The text should be easy to understand and read, which means the body copy should usually be at least 16 pixels. For headings or accents, it’s best to use a complementary font, but don’t use more than three fonts or make unnecessary changes to the size.

 Of course, you’ll want to make sure there’s a lot of contrast between the color of your text and the color of the site’s background. This usually means pairing a light color with a dark tone.

4- Content 

You’re not finished once you’ve chosen the layout, color scheme, typography, and other responsive website design elements. 

Visitors to your website and potential clients want information immediately; is your company reliable? Experienced? Able to provide excellent goods and services? Accuracy in communication is essential since people’s attention spans are short, and their initial impressions are formed instantly. The information must be simple to read and comprehend.

 Examine each phrase carefully: do you need it? Efficiency is essential since using too many words might obstruct your message and weaken the fundamental benefits of your brand. Use headers and display text to arrange sections and rapidly notify your viewers of the information you deliver. You should divide extensive lists into sorted or unordered lists rather than using long, winding phrases. Just keep it brief and sweet!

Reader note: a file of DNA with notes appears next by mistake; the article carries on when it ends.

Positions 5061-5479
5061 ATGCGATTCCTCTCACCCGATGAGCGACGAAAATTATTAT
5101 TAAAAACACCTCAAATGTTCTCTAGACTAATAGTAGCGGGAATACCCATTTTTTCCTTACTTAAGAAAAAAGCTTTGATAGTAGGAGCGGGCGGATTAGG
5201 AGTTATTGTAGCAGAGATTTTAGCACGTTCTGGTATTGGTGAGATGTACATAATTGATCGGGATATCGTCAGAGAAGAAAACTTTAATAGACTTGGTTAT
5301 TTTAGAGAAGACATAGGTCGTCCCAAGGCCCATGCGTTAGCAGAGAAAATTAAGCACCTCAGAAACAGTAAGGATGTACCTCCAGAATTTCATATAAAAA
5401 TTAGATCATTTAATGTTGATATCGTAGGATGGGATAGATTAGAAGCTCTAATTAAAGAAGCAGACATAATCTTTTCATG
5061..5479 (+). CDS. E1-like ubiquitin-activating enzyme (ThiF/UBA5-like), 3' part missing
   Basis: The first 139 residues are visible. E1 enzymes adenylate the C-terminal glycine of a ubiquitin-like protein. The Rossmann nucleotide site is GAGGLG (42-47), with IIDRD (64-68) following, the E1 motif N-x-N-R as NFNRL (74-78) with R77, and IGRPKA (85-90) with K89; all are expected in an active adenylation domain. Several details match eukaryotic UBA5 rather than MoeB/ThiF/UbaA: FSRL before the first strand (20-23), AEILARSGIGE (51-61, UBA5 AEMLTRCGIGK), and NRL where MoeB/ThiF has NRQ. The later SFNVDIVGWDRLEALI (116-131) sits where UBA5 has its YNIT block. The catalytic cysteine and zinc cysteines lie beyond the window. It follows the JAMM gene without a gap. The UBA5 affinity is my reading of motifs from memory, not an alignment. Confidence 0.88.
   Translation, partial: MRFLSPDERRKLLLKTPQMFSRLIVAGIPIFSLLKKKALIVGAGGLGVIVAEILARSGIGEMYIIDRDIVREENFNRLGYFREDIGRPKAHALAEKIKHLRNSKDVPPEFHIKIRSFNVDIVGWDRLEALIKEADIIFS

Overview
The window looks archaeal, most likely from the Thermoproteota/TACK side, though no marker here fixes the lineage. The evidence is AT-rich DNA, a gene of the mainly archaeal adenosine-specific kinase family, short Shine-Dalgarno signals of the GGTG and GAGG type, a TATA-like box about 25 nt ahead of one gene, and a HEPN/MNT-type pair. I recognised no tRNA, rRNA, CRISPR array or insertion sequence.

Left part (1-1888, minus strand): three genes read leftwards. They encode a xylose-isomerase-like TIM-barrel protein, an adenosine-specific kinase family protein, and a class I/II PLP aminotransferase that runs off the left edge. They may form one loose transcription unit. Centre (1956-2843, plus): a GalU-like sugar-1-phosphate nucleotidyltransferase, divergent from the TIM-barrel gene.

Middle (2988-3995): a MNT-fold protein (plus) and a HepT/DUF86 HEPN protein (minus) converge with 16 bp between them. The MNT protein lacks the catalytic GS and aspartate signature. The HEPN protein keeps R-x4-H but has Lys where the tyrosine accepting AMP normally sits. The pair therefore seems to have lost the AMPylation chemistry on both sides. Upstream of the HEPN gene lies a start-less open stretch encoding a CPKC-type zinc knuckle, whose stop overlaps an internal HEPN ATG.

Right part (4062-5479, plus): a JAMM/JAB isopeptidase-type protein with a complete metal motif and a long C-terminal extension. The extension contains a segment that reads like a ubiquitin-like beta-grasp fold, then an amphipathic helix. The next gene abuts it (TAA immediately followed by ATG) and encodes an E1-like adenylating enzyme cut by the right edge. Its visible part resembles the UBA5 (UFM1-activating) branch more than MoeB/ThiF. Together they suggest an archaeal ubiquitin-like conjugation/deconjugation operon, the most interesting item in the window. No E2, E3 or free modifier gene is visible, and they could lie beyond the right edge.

Consider sources other than your blog or site while developing your content strategy. Ensure the information on your “about” and “contact” pages is accurate and presented properly.

5- Branding

 When making a mobile version of a site, just scaling or moving things around on a flexible grid doesn’t solve the problem of sites losing their unique branding. For a design to be responsive, it needs to be made for three or four different widths. A designer’s eye is needed to ensure that the design stays true to the brand no matter its size.

6- Do not overlook mobile

Do it all again, but make it smaller. This is one of the key responsive website design elements of web design that you can’t forget.

Late in 2016, more people used their phones to go online than their computers. Today, it’s only getting farther ahead. This means that your website must be able to serve people who visit it on a phone or tablet. Search engines are starting to rank mobile-optimized sites higher in search results because they like them more than their desktop versions.

Mobile sites are no longer an option or an extension of your site; they are now a must-have. Most themes you can buy today are made with mobile traffic and come with mobile-centered features. But if you’re making your custom look, you’ll have to choose between two main options: a mobile-only look when a device other than a desktop visits your site or an adaptive and responsive look that changes to fit different screen sizes. To get the best website, you need to pay close attention to all the different parts of web design.